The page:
#SuzyMFW: Sex And Sensibility

Italian women have been seen in life and, particularly, in art as angels or whores. At least a century after the old clichés driven by religion were silenced, elements of those concepts still linger in clothes.

Philosophy by Lorenzo Serafini

When Lorenzo Serafini started designing for Philosophy, the clothes all seemed to have innocence at their core. Later, he was tempted to add a spin of sex to his sensibility.

The only obvious touches of sauciness for spring/summer 2018 included denim shorts or jackets scissored off thigh-high. The rest was fresh and modest – in tune with the designer’s inspiration: Tina Chow, one of fashion’s most naturally elegant figures until she died in 1992 at the age of 41.

There was a sweetness to Serafini’s vision, not just in the graceful long-skirted dresses in vibrant stripes of orange, yellow, pink, brown, and green. There were also innocent white dresses with ruffled collars, hinting at church choir robes.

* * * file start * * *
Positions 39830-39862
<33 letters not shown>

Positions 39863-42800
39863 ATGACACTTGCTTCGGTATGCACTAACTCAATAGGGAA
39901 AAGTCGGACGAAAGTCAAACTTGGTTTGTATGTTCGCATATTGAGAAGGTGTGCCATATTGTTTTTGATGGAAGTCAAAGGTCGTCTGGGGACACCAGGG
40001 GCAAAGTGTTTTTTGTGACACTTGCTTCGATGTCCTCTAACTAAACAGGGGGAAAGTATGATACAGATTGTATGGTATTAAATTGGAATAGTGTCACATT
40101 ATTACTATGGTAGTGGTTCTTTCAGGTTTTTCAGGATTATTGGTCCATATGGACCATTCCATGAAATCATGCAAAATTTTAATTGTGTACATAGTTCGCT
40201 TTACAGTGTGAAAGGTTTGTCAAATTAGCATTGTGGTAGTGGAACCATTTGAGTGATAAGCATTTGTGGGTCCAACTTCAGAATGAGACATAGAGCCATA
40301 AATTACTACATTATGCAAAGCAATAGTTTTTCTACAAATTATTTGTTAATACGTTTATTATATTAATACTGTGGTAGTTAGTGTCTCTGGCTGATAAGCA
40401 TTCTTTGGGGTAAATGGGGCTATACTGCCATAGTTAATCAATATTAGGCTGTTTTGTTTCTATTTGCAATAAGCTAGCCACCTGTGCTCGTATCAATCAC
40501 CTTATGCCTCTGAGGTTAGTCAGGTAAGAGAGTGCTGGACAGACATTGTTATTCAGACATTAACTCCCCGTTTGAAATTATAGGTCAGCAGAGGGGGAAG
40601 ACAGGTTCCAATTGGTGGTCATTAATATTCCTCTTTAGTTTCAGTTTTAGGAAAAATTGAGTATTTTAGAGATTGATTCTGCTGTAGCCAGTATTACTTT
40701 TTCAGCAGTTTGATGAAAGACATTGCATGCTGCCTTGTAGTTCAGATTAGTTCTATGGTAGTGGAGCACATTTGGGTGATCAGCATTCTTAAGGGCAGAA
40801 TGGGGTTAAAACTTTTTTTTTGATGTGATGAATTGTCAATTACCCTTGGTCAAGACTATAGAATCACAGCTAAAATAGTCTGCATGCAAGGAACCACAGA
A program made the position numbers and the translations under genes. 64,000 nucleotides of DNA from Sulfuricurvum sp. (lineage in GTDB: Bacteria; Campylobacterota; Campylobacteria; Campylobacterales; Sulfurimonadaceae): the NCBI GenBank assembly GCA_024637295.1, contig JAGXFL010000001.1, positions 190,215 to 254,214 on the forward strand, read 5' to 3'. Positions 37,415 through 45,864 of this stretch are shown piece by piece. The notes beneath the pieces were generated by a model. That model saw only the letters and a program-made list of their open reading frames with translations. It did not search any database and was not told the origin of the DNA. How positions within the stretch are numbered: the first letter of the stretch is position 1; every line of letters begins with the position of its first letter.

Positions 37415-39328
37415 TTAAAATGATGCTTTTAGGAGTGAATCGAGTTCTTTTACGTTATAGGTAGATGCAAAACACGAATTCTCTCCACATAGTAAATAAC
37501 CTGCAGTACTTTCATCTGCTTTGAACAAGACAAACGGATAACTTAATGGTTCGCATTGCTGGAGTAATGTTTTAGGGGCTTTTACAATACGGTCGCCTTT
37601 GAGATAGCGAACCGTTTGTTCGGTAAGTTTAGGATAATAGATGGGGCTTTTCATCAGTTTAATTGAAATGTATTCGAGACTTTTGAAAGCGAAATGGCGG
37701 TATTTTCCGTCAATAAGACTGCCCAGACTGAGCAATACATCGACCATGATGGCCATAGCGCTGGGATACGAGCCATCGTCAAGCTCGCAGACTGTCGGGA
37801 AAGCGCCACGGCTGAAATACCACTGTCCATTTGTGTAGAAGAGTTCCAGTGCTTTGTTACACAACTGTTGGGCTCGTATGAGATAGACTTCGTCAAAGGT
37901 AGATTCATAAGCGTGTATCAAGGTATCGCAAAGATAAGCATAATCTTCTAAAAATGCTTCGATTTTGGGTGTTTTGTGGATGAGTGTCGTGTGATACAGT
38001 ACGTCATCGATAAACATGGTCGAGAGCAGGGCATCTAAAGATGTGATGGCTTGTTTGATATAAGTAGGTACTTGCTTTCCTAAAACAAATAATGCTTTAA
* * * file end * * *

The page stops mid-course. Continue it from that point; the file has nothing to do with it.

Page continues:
The designer should keep his sights on Chow. Her spirit and a hint of her part-Japanese origin did his collection proud.

Gabriele Colangelo

As the models walked gracefully past plinths of light on Gabriele Colangelo’s runway, their progress was just slow enough to grasp the detail that had gone into his work.

Inspired by the Japanese art of shibori, or partial dyeing, and by chiné techniques that dye warp yarns before the weaving, the effect was of rippling shadows and unexpected textures.

“It’s shibori in a new way because the binding in this technique is the starting point of the collection,” said the designer. “I created this new plissé that is made by hand and then fixed it on the base with a coated collar.”

It might seem complicated, but the skill of all designers who have fibre at their fingertips is to create magic out of an unexpected mix – yet keeping the clothes apparently simple.

The manipulation of fabrics and the resulting dyeing was melded with the art of pleating – irregular, but graceful as it crossed the body.

The trajectory of the clothes was oblong, yet still sensitively feminine, although the occasional addition of menswear seemed too literal. Altogether, the designer proved that intense workmanship and clear vision can produce a fine show.